8 STUDENT LIFE 10 Remembering the Original "Mr. Spring Sing" 24 Crowning Cloris 30 Botham Shem Jean: A Life Remembered 32 INTERNATIONAL 34 Leaving Larin America 36 Tourguides Turned Tourists 40 Santorini Sandstorm 50 SOCIAL CLUBS 52 Door Closed on Visitation 60 Out of the Blue 72 50 Years and Counting 82 ACADEMICS 84 The Start of Something New 98 Around the World in 40 Days 102 Leapin' Lizards 110 PEOPLE 112 Big Heart, Bigger Faith 132 The Land of the Rising Sun l 74 A Light in a Dark Place 184 LEADERSHIP 186 The Making of McLarty 204 Keeping Campus Working for 54 Years 208 Life in the Clouds 214 ATHLETICS 218 Runs in the Family 230 Lucky Number Seven 234 On Course for Success 250 ORGANIZATIONS 256 The Legacy of Lewis 266 NewsKids on the Block 282 Staying Rooted 298 CLOSING 300 Be the Revolution 304 Memorial 310 Editor's Note 7 I TABLE OF CONTENTS

STUDENT LIFE At the heart of campus, the George S. Benson Auditorium served as a hub for events like chapel, SpringSing, concerts and lectures that enhanced students' everyday lives. illustration by Morgan May Over the course of the year, students across campus shared experiences and created deep bonds with their peers. Moments like celebrating after a Spring Singwin, becoming a part of Searcy's flourishing city-life and even mourning loss brought students together. These individual moments of campus life became memories that connected us and formed the larger Harding story. Jacob McAlister student life editor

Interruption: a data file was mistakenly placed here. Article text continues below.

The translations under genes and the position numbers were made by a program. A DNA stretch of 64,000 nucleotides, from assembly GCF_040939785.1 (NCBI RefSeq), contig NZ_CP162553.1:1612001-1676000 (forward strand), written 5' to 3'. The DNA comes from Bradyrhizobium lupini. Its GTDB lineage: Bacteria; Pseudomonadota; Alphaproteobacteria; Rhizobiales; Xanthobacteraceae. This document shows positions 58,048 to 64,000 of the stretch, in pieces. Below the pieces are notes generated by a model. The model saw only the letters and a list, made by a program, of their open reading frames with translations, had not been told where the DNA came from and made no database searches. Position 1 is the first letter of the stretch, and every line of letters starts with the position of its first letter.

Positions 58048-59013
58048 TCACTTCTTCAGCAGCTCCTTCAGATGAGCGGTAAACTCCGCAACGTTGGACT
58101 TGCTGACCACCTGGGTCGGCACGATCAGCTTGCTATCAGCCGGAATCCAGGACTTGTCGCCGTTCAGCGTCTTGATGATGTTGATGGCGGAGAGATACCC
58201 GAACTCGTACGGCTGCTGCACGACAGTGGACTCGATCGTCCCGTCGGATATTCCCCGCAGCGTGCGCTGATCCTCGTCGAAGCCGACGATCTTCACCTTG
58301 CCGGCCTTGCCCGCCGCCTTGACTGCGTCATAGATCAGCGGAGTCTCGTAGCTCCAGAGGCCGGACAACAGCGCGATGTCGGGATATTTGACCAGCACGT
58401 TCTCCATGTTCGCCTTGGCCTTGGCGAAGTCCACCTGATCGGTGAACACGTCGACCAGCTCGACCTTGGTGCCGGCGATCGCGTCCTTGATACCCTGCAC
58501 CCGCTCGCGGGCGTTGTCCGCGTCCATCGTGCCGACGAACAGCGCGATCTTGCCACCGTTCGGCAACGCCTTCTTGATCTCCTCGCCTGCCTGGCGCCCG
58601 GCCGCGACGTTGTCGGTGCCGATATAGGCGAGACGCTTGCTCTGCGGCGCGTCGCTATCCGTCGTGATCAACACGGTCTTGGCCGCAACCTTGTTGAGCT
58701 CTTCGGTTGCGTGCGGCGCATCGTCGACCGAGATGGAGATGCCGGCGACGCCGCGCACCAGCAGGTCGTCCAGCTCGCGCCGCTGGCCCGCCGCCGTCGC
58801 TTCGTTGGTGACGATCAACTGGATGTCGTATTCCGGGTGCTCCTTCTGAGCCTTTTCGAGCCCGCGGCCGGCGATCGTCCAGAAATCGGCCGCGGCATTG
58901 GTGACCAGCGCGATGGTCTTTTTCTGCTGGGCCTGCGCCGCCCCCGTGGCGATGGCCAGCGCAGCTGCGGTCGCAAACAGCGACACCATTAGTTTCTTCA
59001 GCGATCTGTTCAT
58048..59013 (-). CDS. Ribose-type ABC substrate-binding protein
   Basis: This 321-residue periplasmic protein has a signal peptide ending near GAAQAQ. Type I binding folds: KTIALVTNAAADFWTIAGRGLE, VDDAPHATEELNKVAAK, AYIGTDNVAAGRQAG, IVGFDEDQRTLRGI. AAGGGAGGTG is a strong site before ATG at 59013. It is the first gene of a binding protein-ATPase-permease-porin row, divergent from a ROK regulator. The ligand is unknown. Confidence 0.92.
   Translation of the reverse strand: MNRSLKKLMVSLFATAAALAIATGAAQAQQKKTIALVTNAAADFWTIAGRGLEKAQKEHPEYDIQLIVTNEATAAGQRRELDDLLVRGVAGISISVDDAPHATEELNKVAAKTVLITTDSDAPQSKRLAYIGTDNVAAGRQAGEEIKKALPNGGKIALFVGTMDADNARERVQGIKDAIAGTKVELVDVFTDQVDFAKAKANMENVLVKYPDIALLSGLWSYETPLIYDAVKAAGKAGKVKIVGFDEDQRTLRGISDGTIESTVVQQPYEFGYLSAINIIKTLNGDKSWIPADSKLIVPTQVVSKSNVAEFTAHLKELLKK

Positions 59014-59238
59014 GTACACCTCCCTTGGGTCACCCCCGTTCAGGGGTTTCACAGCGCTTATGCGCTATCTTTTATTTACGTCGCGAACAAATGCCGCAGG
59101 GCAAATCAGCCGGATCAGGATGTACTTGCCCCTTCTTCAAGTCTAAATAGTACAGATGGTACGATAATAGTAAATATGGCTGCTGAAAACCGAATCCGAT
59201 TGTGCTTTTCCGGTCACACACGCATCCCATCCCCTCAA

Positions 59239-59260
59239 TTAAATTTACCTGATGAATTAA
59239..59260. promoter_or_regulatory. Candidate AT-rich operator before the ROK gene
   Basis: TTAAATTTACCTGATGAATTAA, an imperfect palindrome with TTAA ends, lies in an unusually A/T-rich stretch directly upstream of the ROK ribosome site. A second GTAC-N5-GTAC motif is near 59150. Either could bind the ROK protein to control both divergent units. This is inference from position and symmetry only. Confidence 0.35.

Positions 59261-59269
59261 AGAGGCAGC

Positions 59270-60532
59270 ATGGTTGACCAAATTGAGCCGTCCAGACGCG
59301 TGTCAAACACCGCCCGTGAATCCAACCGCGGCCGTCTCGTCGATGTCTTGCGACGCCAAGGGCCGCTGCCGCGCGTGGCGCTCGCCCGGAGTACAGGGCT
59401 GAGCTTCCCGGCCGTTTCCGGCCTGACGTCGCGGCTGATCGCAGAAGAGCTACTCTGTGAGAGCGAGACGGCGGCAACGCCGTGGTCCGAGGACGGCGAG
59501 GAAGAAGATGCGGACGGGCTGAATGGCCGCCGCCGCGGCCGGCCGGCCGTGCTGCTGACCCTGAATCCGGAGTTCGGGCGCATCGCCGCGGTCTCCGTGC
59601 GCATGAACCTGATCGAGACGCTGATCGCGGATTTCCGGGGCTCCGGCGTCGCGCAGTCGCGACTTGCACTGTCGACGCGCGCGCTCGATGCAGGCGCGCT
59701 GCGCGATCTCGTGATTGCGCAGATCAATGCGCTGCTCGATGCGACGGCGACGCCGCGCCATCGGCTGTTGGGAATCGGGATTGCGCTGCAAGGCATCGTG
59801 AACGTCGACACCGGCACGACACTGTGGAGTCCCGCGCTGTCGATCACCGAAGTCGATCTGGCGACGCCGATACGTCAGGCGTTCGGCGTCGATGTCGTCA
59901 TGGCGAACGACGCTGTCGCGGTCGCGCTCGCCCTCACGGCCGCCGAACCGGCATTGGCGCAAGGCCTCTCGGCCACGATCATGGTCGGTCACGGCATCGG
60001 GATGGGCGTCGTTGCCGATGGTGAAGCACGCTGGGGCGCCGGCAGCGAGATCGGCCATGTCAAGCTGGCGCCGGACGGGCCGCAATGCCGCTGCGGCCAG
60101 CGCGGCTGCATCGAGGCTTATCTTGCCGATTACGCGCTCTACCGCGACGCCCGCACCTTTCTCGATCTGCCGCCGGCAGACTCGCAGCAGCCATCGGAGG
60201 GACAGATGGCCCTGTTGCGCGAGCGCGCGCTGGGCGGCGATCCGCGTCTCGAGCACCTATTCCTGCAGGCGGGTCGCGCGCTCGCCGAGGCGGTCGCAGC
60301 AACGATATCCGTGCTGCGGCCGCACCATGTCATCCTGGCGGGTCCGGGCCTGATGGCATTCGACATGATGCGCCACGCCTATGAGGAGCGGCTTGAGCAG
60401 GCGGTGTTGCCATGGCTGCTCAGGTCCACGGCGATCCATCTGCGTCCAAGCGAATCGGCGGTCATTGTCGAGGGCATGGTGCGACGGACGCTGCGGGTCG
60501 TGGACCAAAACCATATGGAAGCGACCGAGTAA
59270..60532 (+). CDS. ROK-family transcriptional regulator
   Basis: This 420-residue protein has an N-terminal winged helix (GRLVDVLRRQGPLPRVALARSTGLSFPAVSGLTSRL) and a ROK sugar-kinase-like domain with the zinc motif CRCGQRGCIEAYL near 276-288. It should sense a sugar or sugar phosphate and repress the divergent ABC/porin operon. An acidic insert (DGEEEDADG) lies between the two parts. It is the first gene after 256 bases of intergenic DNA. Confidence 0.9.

STUDENT LIFE I INTERNATIONAL I SOCIAL CLUBS I ACADEMICS I PEOPLE I LEADERSHIP I ATHLETICS I ORGANIZATIONS Spring Sing 2018 honored the legacy of John H. Ryan, the show's original producer for 32 years. H arding's Spring Sing began in 1974 when two students approached Dr. John H. Ryan, or "Jack," as he was known to many, with the idea of a campus-wide musical extravaganza that involved clubs and healthy competition. Ryan excitedly joined the students in making the event happen. Little did he know that 45 years later Spring Singwould be a staple annual event on the Harding calendar. During the 2018 Spring Sing show, Harding honored Ryan after his death just one month prior to the show. He was an integral part of making Spring Sing happen for over 30 years before his retirement in 2006. "He was 'Mr. Spring Sing' before I was ever 'Mr. Spring Sing,'" Dr. Steven Frye, director of Spring Sing since 1995, said. Ryan remained the Spring Sing producer until 1995 when Cindee Stockstill was named producer, and Ryan moved to executive producer. "I grew up listening to [Ryan] on the radio becau e he would do the narration part of the Harding Hymns radio program that played just before my dad would speakon the radio," Stockstillsaid. "I grew up listening to Jack Ryan read scripture on the radio, and then, to be 12 able to get to work with him personally for that many years, it was just amazing." Ryan was honored for his leadership in numerous Spring Sing shows when the final award was renamed the John H. Ryan Sweepstakes Award in 1998 after the 25th SpringSing. The renaming of the award was a complete surprise to Ryan. "It was pretty cool because it totally caught him off guard, and we were just grinning," Dottie Frye, director of the hosts, hostesses and ensemble, said. "For the first time in his life, he was speechless." There were a lot of changes since the first show: Spring Sing moved from the Administration Auditorium to the George S. Benson Auditorium, club shows were grouped together rather than being individualized and giving to charities added a philanthropic aspect co the competitive nature of the show. Though many aspects of Spring Sing changed, Ryan had a profound and lasting impact on the production. "He was an amazing influence on my life," Steven Frye said. "I can't minimize the impact that he had on me as a per on. There are very few true mentors that you call on in life, and he was certainly one of those." story by Kayla Meeler